Colombia’s Santos sees “regime change” soon in Venezuela

(Reuters) – Colombia’s President Juan Manuel Santos predicted today there would be “regime change” soon in neighbouring Venezuela, which holds a controversial presidential election on May 20 likely to consolidate socialist rule.

Santos, who has taken an increasingly tough line against President Nicolas Maduro as tens of thousands of Venezuelans cross the border to escape economic crisis at home, was speaking at a meeting with businessmen in Budapest.

“With a regime change, which will come and will come very soon, the Venezuelan economy, with a bit of good governance, will take off very fast,” the centrist Santos said, without giving details of how such change could come about.

Juan Manuel Santos

Maduro, 55, is widely expected to win re-election in a vote which the mainstream opposition is boycotting and many foreign countries have condemned as unfair.

Two of the opposition’s most popular figures have been barred from standing, the election board and courts lean towards the government, and Maduro benefits from state giveaways to voters, a formidable party machine and a divided opposition.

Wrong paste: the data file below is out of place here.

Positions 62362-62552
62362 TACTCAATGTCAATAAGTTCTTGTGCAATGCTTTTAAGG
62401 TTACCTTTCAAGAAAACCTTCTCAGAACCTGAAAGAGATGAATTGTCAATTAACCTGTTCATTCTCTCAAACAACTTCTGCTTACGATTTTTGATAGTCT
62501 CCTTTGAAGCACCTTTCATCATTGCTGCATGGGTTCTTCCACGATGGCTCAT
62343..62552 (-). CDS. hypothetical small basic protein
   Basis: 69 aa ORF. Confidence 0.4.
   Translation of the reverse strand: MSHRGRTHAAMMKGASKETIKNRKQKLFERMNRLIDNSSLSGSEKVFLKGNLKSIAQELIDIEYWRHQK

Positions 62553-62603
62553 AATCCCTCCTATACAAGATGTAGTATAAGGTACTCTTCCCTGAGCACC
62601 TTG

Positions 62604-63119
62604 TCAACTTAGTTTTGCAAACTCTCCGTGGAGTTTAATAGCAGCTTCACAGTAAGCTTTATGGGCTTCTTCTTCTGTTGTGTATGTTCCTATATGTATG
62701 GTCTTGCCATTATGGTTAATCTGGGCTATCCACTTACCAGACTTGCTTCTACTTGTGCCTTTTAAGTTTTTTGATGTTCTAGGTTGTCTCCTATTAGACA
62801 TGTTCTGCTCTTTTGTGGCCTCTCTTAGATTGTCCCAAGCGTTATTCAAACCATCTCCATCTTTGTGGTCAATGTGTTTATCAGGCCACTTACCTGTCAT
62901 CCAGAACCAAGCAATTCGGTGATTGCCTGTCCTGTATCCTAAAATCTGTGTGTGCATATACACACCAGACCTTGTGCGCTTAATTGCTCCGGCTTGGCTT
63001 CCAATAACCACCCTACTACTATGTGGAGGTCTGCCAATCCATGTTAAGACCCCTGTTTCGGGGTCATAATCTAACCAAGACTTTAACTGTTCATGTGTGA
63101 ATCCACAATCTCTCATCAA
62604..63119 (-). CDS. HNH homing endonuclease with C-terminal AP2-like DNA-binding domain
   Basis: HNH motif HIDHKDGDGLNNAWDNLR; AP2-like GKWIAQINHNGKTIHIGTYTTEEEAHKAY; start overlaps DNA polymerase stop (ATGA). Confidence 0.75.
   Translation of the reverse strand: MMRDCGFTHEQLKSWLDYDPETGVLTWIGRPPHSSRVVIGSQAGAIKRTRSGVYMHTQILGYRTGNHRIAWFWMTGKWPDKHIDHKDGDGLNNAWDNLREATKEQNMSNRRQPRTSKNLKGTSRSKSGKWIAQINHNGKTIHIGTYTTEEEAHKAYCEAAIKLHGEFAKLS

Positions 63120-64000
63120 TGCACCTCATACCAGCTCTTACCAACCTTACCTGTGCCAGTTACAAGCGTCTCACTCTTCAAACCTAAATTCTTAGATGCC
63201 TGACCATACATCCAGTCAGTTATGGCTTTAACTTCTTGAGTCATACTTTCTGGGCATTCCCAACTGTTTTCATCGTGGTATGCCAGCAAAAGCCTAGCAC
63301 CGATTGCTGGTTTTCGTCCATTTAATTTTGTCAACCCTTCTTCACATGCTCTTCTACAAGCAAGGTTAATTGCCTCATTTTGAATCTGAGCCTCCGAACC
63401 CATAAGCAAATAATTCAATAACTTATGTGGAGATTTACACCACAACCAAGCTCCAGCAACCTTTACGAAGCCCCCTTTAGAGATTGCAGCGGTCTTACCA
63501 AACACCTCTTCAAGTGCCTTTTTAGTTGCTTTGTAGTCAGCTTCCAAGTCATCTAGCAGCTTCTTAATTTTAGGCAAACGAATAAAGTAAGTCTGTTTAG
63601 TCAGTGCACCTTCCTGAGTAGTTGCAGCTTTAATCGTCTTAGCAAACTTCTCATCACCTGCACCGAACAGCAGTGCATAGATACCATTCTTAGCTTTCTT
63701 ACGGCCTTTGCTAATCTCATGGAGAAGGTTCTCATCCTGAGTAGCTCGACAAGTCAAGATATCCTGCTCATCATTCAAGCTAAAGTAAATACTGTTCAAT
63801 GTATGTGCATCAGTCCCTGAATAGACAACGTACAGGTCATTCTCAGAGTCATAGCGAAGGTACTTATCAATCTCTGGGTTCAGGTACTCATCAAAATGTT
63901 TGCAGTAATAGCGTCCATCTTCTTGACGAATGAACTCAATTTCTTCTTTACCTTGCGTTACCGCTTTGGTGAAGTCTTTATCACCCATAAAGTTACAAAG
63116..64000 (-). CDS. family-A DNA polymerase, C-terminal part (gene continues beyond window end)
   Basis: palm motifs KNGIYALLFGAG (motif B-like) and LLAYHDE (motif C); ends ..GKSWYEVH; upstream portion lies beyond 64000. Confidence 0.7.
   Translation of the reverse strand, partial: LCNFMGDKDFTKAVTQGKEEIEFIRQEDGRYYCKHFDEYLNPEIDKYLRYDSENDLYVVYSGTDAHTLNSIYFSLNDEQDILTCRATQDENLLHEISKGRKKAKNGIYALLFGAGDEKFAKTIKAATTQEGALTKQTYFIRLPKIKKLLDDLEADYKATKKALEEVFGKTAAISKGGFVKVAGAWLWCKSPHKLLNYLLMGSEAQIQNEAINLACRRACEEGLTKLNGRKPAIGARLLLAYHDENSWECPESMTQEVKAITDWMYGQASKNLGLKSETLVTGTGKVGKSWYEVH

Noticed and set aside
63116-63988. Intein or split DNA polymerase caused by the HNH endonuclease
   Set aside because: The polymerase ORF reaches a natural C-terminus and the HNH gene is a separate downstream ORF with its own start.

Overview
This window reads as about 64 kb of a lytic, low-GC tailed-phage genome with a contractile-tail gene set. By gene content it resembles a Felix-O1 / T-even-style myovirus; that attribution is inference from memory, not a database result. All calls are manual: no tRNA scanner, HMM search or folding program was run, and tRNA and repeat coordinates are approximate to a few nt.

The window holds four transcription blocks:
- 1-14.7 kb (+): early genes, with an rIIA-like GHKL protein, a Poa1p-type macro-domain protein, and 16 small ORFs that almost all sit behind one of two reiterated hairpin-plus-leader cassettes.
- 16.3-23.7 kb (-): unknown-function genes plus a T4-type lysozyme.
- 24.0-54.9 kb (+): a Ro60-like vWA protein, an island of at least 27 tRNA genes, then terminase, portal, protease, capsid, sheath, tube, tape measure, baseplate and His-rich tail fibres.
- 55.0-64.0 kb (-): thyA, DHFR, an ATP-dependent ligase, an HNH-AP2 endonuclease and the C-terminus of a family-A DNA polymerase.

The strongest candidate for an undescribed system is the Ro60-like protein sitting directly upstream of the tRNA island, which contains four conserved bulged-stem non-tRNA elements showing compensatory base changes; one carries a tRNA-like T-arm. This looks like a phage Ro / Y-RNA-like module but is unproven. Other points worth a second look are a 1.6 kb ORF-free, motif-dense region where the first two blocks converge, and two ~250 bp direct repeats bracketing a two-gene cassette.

“The ‘voting’ in Venezuela on May 20th is being done only to provide a phony cover for a dictator,” the U.S. envoy to the United Nations, Nikki Haley, said this week.

Maduro says Washington and its “lackeys” in the region like Santos are bent on toppling socialism in Venezuela via a coup in order to take control of the OPEC nation’s oil riches.

“Who decides the presidency in Venezuela? Donald Trump or the Venezuelan people? Santos or Venezuelans?” he has been repeating over-and-over in election campaign speeches.

The former bus driver and foreign minister, who narrowly won election to replace Hugo Chavez in 2013, says Venezuela’s election system is the cleanest in the world.

His closest rival in the election is Henri Falcon, a former Chavista who defected in 2010 but has now split from the main opposition to break a boycott and run against Maduro.

Santos lamented the suffering of Venezuelans, including hungry people crossing the border, blaming it on bad governance and corruption. But Venezuela, with the world’s largest oil reserves, was Colombia’s natural trade partner and would rise again, he told the business meeting.

“If I had to bet, I would bet on Venezuela for sure.”

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